When I was young, I could memorize epic poems with ease and recite the Gettysburg Address years after I learned it in school. I seldom forgot the names of books I’d read, the films I’d seen or who starred in them.
I’m much older now and my memory is showing its age. I often misplace things like the TV remote or my eyeglasses. When I’m introduced to new people, I’ve forgotten their names by the time I walk away. Then there are all those senior moments, when I absolutely know a word or a name but can’t dislodge it from the tip of my tongue. All these things occasionally happened to me when I was younger, but they occur more often now.
Consequently, I frequently resort to memory hacks—creative workarounds that can be used to cope with memory problems. I found some online, while others are tips from friends or what I’ve learned by trial and error. I’ve rounded them up below, along with some techniques I haven’t yet tried.
When you want to remember something you’ve just heard, read or thought about, say the words out loud, so that you not only think them but speak them and hear them. You have five senses, and studies show that the more of them you enlist to create a memory, the easier it is to recall.
Write things down. My desk is festooned with reminders on sticky notes. When something is vital to remember—a doctor’s appointment, for example—the sticky note goes on the bathroom mirror, where I can’t miss it.
Take advantage of technology. Ask Alexa, Siri or another digital voice assistant to remind you of appointments and record ideas and grocery lists. You can also text reminders to yourself and use your phone to photograph things, like the title of a book you want to recommend to a friend.
If you go to another room to get something and then can’t remember what you came for, try going back to where you started. Psychologists speculate that walking through a doorway somehow resets your memory, probably to ensure that you’re ready to deal with a new environment. Memories are strongly linked to the context in which they originate, so going back to where you were when you decided to run that errand can remind you of what it was.
Give frequently misplaced items a home. These days, my eyeglasses are easy to find because I don’t put them down anywhere except in a holder on my desk or on a table in the living room. When staying in hotel rooms, I never have to hunt for the room key (or key card) because I always leave it in front of the TV. (Almost all hotel rooms have a TV.)
Use mnemonics: things that are easy to remember, which can be used to recall things that are harder. When I was a child, we got a handle on how long months were by learning the rhyme that began, “Thirty days hath September, April, June and November.” You can make up your own rhymes or songs or create acronyms with initials. Let’s say you need to pick up a few things at the store—milk, eggs, apples and tea—and you don’t want to be bothered writing that down. The first letters of each word spell MEAT—easy to remember. Just don’t forget it’s an acronym and bring home steak instead.
Use the Method of Loci, a favorite tactic of orators in ancient Greece and Rome. You visualize a place you’re totally familiar with and imagine walking through it, putting each thing you need to remember in a particular spot. For that hypothetical grocery list (above), you might visualize a walk through your own home and imagine milk spilling down the stairs into the front hall, a carton of eggs balanced precariously on the edge of a chair in the living room, a giant apple on the dining room table and a tea kettle whistling on the stove. The sillier such images are, the easier they’re likely to be to remember.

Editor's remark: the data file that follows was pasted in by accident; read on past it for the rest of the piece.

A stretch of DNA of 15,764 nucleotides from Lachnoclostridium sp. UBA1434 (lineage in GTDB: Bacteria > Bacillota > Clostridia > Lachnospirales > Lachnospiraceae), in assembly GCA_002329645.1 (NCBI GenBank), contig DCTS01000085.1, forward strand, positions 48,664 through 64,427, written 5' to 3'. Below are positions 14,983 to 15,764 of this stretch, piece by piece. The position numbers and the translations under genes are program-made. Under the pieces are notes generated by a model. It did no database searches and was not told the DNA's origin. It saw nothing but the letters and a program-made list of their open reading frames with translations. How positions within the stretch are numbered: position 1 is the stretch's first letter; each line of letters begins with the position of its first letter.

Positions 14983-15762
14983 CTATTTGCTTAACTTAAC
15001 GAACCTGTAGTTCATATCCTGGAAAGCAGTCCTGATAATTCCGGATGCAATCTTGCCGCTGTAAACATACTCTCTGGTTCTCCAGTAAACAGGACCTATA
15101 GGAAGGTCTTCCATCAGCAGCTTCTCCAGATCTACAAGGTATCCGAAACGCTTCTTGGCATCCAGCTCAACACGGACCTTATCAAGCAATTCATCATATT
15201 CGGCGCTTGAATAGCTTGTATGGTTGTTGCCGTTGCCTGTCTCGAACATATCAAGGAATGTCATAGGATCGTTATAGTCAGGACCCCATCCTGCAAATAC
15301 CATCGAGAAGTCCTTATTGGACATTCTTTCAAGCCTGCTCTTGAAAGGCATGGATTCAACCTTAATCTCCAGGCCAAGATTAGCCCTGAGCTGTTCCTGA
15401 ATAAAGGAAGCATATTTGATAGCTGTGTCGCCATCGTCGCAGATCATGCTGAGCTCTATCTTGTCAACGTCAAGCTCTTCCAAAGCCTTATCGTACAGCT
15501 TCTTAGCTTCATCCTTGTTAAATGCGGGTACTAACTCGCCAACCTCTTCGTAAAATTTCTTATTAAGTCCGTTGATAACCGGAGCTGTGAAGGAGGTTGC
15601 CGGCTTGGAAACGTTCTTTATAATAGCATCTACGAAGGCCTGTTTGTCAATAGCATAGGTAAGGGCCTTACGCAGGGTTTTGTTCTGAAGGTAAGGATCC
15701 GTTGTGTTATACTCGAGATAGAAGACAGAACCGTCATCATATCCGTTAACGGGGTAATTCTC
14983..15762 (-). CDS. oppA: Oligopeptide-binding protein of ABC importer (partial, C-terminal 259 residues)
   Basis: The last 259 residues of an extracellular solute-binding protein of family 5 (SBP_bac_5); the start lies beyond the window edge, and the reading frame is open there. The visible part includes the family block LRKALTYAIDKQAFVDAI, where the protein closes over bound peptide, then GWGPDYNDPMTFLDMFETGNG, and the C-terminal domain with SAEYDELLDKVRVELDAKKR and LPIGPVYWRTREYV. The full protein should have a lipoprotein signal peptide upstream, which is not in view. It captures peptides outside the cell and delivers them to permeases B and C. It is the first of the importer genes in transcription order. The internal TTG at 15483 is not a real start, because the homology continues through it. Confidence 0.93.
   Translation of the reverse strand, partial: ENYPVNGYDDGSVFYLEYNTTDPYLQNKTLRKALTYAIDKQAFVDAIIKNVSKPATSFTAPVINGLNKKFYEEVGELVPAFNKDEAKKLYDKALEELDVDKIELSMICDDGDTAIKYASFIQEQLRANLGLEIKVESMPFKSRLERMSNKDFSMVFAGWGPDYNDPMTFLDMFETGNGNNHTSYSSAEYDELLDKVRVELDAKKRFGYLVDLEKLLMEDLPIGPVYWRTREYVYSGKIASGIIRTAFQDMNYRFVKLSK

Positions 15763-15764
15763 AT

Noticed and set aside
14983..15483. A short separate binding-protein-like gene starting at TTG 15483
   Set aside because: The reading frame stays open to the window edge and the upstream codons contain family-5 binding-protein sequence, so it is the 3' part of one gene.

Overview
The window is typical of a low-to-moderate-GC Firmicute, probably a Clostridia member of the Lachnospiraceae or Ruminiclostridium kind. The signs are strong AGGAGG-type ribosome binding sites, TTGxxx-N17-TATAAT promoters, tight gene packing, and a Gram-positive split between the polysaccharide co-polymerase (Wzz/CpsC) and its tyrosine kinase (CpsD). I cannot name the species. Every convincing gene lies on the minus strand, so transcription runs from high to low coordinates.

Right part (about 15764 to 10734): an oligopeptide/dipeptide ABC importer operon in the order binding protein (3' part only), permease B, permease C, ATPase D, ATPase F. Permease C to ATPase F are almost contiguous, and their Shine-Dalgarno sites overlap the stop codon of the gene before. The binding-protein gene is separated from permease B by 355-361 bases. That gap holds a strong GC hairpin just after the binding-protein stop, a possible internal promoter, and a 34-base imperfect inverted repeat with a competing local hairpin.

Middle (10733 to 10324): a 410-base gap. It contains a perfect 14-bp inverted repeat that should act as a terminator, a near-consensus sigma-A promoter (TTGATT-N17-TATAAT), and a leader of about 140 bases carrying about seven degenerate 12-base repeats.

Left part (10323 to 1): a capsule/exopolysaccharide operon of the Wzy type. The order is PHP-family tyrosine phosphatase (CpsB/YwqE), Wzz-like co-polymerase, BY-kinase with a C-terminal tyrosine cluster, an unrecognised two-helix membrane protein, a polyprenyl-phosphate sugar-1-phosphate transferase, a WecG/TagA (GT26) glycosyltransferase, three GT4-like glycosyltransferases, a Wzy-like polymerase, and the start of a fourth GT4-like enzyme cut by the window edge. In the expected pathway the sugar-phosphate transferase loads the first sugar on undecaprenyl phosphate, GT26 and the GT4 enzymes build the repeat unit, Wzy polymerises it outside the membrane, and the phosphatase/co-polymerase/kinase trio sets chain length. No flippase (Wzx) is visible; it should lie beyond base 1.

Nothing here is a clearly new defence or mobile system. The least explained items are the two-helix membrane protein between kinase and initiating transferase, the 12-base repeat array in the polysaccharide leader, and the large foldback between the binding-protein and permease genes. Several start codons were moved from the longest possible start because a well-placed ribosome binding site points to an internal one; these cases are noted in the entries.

If you’re trying to remember something complicated, try explaining it to a friend—or out loud to your reflection in a mirror. The best way to learn something is to teach it to someone else, because that requires organizing what you know and thinking it through more deeply.
If you have to memorize a long number, keep in mind that the average person’s short-term memory can only retain five to nine digits at a time. It helps to break numbers into shorter chunks, as most phone numbers do: (000) 000-0000.
To help yourself remember whether you’ve already taken a medication, turn the bottle upside down as soon as you remove the pill. (If you take a lot of meds, however, the best solution is a pill-reminder box with compartments for each day of the week.)
To remember the name of someone you’ve just been introduced to, repeat their name immediately (“Hi, Bill”) and repeat it again as you say goodbye. Notice any distinctive features the person has—maybe Bill has a long nose. Memory expert Chester Santos suggests associating names with strong images, since images are often easier to recall than words—and the sillier, the better. To remember Bill Baldwin, for example, you might imagine a bald man winning a race with a $100 bill balanced on his long nose.
One last thing: internalized ageism can affect your memory, and ageism is so pervasive that it’s hard not to internalize it. Studies show that, over time, older people who have absorbed negative stereotypes about aging do about 30 percent worse on memory tests than those with more positive expectations. There’s no hack for shedding internalized ageism, but it helps to be aware of it in yourself.
Flora Davis has written scores of magazine articles and is the author of five nonfiction books, including the award-winning Moving the Mountain: The Women’s Movement in America Since 1960 (1991, 1999). She currently lives in a retirement community and continues to work as a writer.